*
*
For mixtures of the type (a,b,c/d,e,f) it is obvious that the pinch compositions for incomplete and complete separation cannot be the same; or else different values of (LID) minimum would be obtained for different pairs of component compositions used i n the Underwood (18) or Fenske (6) equation. However, for t h e ternary and related types constant pinch composition for complete and incomplete separations corresponds to the same resolution of the original mixture. The latter condition holds not only in this case but also for the general case. The procedure to follow for an incomplete separation for the (abc/def) type is to determine first the proper resolution for a complete separation. I n so doing the lower pinch composition is computed for the complete separation of the primary resolute mixture (abc)’/d containing both keys. By material balance the bottoms composition for the corresponding incomplete separation of (abc)’ / d is calculated which gives the same overhead composition for the incomplete separation of (abc)’/d as for the incomplete separation of the original multicomponent mixture. Inasmuch as the pinch composition of the primary resolute mixture does not change with product composition, ( z ‘ / W t ) m can he computed for such incomplete separation of (abc)’/d, from whence (L‘/D’)m follows and is the same as (,C/O), for the incomplete separation of the original mixture. EXAMPLE IX. (bclde) Mixture. Feed such that V = V. Compute ( L / D ) , for the following separation: b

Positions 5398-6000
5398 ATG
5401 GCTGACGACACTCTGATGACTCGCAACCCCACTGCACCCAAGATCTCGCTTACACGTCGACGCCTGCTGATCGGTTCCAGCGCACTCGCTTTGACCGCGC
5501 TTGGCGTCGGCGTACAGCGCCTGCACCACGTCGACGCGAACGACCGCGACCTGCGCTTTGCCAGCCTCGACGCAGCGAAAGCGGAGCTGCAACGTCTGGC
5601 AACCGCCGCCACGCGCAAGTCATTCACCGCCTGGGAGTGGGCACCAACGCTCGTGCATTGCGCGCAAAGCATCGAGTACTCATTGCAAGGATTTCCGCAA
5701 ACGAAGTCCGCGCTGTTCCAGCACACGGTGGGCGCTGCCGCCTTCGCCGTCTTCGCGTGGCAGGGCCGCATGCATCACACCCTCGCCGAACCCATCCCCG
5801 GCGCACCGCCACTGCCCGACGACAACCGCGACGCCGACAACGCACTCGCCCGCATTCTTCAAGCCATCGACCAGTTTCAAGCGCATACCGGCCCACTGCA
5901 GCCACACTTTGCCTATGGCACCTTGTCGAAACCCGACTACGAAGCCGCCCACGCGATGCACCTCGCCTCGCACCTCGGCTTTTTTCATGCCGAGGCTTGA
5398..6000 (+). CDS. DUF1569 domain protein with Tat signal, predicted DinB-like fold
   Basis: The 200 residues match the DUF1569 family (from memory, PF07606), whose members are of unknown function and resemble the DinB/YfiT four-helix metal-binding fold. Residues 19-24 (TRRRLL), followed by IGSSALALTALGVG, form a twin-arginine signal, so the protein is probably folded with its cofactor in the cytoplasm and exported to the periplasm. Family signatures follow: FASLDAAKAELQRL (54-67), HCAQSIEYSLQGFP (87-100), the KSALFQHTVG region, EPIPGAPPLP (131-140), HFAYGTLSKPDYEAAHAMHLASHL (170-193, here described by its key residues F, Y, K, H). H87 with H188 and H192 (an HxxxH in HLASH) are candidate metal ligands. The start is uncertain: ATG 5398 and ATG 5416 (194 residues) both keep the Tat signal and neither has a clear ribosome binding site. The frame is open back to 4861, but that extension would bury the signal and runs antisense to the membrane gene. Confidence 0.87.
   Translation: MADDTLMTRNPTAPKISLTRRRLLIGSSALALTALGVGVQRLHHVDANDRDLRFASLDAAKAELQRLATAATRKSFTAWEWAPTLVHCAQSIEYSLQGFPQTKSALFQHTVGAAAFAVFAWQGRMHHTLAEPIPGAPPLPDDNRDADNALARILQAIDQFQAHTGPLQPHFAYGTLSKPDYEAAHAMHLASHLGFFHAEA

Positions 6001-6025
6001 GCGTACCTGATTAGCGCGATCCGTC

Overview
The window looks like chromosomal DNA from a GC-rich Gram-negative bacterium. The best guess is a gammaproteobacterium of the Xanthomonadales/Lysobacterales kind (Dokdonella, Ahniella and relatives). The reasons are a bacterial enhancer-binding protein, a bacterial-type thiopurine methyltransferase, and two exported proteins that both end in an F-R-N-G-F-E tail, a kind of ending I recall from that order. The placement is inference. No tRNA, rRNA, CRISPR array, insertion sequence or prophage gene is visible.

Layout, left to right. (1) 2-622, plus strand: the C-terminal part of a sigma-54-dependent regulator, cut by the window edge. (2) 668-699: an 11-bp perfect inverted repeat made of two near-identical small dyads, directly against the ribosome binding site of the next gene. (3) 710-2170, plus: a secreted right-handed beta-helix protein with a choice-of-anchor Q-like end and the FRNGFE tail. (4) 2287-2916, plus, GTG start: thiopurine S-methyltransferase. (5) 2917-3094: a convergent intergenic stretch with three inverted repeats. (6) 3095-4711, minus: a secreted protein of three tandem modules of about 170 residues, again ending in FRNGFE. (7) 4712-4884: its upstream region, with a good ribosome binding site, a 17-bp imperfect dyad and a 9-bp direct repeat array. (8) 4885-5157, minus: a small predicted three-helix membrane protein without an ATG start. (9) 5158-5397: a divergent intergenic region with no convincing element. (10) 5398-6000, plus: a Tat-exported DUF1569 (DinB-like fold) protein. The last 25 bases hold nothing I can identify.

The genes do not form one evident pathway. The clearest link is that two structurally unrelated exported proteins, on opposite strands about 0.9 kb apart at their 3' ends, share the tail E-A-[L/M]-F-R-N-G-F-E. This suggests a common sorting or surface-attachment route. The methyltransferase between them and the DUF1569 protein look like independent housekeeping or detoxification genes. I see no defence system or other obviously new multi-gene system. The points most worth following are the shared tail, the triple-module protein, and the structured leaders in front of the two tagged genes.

C d
e
XF
XD
xw
a
0.30 0.20 0.20 0.30
0.60 0.39 0.01 0.00
0.00 0.01 0.39 0.50
4.0 2.0 1.0 0.5
F’ 0.2391 0.1594 0.2000
b’ 0’
rr
x‘D 0.60 0.39 0.01
D’ 0.2391 0.155415 0,003985
~


0.5985
1.00
0.398500
W‘ 0.0 0.003985 0.196015
X’W
a
4 2 1
0.0
0.019925 0,980075
____ 0.200000 1.000000
Retaining the same overhead composition for the primary resolute ternary as for the original mixture, D’and W’ follow by material balance. X ’ w follows as a conseauence of the bottoms quantities. The solution for ( p / W ’ ) m and (L‘/D)’,,, for the incomplete separation of the above ternary is carried out as shown in Example V. (Z‘/W’),,, = 4.7581 and (L‘/D’)m = (L/D),= 0.8861 EXAMPLE X. ( k , a, b, c/de) Mixture. Feed such that V = 7. Compute ( L / D ) , for the following separation: XF B
XD 0.17864 0.08832 0.29893 0.33611 0.10000
0.026 0.013 0.044 0.058 0.559 0.300
fC
ae
0.0
xw
U
...
11.01 4.20 1.80 1.34 1.00 0.57
...
0.0 0.01000 0.63822 0.35178
Inasmuch as the resolution for incomplete separation is the same as for complete separation, from Example VIII, ( k , a,b, c)’ = (0.85368) ( k , a, b, c ) . k’ a’ b‘ c’ d

F’
x ‘D
0.022196 0.011098 0.037562 0.049513 0.559000
0.17664 0.08832 0.29893 0.33611 0.10000

__
D‘ W’ X’W 0.022196 0 011098 ... 0:037562 0.0’“ 0.0 0.042234 0.007279 0.01315 0.012566 0.546434 0.98685
....
...
_____ __
0.679369 1,00000 0.125656 0.553713 1.00000
@‘/W’),,,
a
11.01 4.20 1.80 1.34 1.00
=
3.8361 and (L’/D’)m = ( L / D ) , = 11.498 CONCLUSION